I served my mission in Sacramento and was able to attend the Oakland Temple a handful of times (the Sacramento Temple was announced during my mission). I still remember my first time driving up to it. Coming off the freeway you would never know there is a temple right there. Then you turn the corner and there it is staring you in the face. It does have a beautiful backdrop.

One thing I love about this temple is that you are able to walk up on the roof. This is a unique feature that I have not seen in any other temple. The views of the bay area are amazing from the unique vantage point.

As for the Salt Lake Temple, it was very nice to see them change the "yellow brick road" when they redid the entrance some years back.

His Image in Our Countenance said...

Whilst the architecture is not unique, the finish of the Johannesburg temple certainly is; I do not believe there is another brick temple? The mix of stonework and brick is also quite exceptional, and for those who know where to look the inclusio of stone from the original nauvoo temple is a treat.

Scott said...

The Vernal Utah and Copenhagen Denmark Temples are both brick. I still like the brick on the Johannesburg Temple.

Ryan said...

I'd imagine this list could be quite a bit longer. For all the tempes in a very similar temple era there are quite a few that are completely one of a kind. Even some of the modern "repeated" styling temples are very different like Newport Beach (if only because the exterior is so unique)

Russ said...

You have an amazing blog - one that I will have to visit quite a bit more!

One of the benefits of my job is that I get to see some of the plans for structures being constructed in Ogden City, and I had the opportunity to look over the temple plans. It certainly changed my opinion about it being a cookie-cutter design. It will retain its 6 Ordinance rooms, while a few other parts of the temple are shifted around and repositioned. Looking at some of the interior features, I have to say that it will be quite the beautiful building.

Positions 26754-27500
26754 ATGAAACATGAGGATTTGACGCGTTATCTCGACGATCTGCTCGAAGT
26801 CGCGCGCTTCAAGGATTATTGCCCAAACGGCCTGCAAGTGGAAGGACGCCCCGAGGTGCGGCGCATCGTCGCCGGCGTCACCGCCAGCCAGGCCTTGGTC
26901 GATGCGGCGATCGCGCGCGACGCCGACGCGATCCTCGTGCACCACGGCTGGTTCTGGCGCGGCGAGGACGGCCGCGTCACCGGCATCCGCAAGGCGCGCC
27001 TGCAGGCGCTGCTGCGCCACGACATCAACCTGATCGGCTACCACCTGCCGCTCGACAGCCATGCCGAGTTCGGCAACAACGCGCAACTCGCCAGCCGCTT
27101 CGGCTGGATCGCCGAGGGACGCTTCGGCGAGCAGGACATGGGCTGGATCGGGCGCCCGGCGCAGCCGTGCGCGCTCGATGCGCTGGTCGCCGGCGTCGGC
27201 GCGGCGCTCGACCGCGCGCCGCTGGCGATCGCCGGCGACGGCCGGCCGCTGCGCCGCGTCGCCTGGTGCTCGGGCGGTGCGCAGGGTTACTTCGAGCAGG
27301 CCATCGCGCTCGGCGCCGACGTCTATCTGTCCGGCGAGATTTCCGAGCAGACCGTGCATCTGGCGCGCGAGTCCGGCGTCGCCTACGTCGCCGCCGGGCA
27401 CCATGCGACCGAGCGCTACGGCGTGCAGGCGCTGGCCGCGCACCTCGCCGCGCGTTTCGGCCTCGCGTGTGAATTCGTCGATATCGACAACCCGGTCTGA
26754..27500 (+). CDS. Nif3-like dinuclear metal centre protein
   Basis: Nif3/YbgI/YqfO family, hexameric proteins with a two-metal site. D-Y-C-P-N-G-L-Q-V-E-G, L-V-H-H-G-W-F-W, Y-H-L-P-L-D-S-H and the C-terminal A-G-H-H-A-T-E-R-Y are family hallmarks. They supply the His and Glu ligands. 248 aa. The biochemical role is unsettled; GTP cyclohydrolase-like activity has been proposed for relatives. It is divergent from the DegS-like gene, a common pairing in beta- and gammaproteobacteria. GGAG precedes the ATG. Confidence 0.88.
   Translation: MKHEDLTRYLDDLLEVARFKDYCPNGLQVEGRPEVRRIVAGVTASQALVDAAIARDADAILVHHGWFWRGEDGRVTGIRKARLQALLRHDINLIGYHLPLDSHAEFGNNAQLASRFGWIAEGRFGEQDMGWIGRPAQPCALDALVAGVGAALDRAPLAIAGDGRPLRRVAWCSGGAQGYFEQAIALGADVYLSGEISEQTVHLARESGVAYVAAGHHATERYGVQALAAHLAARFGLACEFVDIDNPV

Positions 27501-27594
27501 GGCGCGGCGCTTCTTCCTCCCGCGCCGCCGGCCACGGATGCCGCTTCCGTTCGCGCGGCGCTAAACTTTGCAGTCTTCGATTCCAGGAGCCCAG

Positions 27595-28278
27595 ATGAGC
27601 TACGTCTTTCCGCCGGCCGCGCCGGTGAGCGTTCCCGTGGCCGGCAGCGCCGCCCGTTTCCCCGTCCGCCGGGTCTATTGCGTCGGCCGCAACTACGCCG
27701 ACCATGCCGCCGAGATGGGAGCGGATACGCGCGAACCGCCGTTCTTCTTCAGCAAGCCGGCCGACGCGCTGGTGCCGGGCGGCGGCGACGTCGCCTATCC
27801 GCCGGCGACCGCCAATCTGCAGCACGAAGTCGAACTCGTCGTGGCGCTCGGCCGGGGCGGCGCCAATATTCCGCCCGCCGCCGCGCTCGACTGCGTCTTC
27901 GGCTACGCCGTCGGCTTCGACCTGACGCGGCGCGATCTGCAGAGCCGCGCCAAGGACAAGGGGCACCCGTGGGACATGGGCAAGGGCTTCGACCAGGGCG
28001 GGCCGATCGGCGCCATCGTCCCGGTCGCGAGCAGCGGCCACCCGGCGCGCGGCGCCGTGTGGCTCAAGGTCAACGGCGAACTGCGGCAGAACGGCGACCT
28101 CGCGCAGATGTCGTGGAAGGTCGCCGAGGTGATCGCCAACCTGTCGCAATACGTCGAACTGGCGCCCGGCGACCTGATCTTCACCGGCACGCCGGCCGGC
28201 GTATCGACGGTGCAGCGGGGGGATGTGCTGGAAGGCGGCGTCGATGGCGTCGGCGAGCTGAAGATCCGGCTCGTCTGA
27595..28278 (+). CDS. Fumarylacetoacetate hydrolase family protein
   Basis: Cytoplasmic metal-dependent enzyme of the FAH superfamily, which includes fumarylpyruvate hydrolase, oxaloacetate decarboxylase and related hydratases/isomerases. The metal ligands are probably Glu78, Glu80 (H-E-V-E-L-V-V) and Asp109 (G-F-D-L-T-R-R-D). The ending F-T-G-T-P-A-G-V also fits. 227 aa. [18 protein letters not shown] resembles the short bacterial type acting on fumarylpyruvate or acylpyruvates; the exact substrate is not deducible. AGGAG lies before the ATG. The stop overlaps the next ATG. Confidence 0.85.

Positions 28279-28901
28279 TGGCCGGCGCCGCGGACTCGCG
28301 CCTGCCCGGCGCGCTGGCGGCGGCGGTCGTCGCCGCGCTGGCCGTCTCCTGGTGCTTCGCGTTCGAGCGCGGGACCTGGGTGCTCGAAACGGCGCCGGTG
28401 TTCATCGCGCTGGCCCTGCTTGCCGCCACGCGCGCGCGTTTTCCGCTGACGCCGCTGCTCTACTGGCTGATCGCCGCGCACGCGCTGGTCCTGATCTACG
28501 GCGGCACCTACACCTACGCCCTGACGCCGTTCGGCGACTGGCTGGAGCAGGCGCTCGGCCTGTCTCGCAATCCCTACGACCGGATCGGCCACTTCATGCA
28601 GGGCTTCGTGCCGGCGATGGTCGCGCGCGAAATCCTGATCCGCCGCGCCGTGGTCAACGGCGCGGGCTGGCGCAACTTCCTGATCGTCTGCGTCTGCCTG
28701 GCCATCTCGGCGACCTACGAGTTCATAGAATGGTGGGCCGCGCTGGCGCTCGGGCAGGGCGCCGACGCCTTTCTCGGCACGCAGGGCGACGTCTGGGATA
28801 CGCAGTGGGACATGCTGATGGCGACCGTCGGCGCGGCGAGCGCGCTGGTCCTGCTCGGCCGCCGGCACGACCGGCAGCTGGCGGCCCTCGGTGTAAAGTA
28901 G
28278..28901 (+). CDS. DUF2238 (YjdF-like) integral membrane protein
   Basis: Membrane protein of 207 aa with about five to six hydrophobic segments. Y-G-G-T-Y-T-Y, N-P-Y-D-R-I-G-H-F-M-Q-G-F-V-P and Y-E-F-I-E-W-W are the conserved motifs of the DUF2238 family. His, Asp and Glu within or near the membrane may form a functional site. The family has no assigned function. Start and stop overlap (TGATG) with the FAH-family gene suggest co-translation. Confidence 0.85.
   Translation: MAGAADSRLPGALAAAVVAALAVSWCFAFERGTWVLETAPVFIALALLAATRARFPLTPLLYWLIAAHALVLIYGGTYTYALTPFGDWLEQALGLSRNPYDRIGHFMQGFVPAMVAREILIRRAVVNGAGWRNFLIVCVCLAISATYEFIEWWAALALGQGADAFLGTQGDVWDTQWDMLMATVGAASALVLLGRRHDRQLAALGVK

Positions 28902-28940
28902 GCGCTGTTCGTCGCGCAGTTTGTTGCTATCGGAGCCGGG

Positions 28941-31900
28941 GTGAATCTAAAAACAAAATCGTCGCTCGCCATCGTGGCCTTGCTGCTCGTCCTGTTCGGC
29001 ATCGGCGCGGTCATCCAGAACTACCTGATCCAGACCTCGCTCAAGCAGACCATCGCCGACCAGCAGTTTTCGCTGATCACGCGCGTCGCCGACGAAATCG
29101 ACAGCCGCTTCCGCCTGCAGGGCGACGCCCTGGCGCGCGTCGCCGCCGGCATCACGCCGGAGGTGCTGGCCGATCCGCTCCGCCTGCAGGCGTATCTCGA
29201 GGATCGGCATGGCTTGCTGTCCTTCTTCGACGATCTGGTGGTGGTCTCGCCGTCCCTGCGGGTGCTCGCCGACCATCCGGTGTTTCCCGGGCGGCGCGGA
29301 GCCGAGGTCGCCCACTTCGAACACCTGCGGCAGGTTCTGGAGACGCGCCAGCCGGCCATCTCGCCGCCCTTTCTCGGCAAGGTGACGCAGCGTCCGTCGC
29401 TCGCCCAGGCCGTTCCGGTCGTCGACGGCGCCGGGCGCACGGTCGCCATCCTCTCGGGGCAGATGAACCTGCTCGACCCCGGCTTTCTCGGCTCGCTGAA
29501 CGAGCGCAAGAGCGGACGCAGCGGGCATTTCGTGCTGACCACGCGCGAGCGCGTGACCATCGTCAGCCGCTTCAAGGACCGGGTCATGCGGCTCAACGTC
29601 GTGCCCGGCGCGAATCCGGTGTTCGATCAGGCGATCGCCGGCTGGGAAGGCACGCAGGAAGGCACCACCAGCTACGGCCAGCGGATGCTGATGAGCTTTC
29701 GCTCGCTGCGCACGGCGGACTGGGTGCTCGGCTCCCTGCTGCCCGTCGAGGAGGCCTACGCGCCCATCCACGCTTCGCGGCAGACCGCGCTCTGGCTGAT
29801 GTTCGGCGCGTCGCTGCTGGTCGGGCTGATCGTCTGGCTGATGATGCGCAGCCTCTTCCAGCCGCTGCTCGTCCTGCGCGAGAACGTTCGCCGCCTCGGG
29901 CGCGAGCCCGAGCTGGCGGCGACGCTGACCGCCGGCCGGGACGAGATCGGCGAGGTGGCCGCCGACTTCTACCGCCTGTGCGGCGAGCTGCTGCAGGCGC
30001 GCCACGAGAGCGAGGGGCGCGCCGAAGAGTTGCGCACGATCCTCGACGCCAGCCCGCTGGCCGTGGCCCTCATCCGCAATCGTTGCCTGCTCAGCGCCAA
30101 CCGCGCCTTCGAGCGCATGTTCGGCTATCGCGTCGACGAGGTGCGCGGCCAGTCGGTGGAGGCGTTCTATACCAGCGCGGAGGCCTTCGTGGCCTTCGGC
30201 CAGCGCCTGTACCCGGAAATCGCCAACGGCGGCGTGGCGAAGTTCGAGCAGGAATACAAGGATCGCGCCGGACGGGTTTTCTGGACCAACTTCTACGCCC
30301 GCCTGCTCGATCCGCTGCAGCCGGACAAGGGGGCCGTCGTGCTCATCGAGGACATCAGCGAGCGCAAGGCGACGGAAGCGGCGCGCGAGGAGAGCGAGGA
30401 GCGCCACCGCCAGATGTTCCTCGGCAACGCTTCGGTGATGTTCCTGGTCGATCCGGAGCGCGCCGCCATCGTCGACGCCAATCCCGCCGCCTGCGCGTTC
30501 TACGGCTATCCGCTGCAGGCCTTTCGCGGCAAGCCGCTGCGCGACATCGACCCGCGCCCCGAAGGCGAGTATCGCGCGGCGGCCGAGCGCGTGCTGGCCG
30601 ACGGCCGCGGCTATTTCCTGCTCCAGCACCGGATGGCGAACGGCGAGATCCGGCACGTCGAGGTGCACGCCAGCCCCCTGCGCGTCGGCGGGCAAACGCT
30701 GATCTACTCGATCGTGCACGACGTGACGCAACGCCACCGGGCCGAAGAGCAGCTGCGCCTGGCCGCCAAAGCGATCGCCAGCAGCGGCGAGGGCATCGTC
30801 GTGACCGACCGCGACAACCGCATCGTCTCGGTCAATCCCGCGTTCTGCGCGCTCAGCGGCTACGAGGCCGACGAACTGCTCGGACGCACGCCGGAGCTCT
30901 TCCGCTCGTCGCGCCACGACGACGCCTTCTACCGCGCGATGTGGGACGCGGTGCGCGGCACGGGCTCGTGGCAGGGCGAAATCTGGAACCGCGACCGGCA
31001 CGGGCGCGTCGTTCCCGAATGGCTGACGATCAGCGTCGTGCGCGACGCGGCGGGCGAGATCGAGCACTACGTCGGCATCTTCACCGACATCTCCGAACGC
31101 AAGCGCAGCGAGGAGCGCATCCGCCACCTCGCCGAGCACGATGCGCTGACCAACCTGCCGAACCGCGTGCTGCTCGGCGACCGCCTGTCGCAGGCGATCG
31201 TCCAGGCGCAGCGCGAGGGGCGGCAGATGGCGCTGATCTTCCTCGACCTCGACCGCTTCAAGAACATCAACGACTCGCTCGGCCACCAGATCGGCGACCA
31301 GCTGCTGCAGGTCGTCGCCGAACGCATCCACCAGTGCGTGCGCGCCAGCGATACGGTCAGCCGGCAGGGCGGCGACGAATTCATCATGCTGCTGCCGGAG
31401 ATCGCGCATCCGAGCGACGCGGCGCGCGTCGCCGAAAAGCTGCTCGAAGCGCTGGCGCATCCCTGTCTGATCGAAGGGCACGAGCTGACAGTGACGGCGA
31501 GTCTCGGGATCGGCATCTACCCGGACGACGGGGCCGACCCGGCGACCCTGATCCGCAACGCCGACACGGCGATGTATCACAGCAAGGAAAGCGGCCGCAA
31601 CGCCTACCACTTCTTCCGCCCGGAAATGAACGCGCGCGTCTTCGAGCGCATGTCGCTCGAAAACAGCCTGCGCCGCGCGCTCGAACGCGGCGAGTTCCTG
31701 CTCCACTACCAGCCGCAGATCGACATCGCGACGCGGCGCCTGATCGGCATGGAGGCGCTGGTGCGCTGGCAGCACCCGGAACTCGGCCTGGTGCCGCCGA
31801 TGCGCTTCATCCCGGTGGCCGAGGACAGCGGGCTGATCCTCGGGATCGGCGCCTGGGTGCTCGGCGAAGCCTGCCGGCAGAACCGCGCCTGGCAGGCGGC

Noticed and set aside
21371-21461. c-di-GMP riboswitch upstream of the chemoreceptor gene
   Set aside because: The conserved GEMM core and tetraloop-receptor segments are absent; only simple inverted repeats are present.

While it has been difficult to watch what has been essentially a piece-by-piece dismantling of the temple, I'm comforted to know that it will be back in just over a year. has a great section that shows construction photos and has a link to the webcam.

MCS said...

I work in the Provo temple, and we were told in a training meeting that it is highly unlikely for Provo to be remodeled like Ogden. There has been a lot of money spent for decorative improvements inside the building (a mural in the chapel, new chandeliers, extra gold leaf), so it is extremely unlikely that the Church will demolish all that in the near future. Ogden, however, did not receive any sort of upgrade for several years before its remodel was announced!

Anyway, if they were to close Provo for a Laie or Atlanta style remodel (closed for a year for refurbishment and stuff), I expect that it would be after the Tabernacle and Payson temples are done so as not to overwhelm Timp with the extra traffic.

Mfundo Radebe said...

The face brick on the Johannesburg temple is beautiful but I mean many houses in South Africa sport it, including mine... Of course it was built long ago when the brick was hard to get but thank goodness its about to undego renovation when Durban South Africa temple is built and dedicated. I think it could use an exterior revamp. Just an opinion

Brett Stirling said...

My understanding is that the plan is a Maltese Cross (due to the corner towers between the main arms) and the Laie Hawaii Temple has the Greek Cross plan.

The New Zealand Temple is quite difficult to get used to because of the materials used. Unlike London which has Portland Stone I think and the Swiss with it's ceramic tiles, the Hamilton Temple was built from cinder block manufactured on site. Therefore the exterior hasn't aged well. It looks best at night lit up with flood lights which gives a more consistent white glow. In the 90's the surrounds of the entrance was clad in white marble which gives it a much nicer look. However, moving through the outer doors into the first inner foyer, it is very plain and terribly small. To be honest it isn't the nicest entrance to a Temple. Beyond that of course is the inner foyer with the recommend desk. This Temple is in dire need of a significant upgrade both inside and out.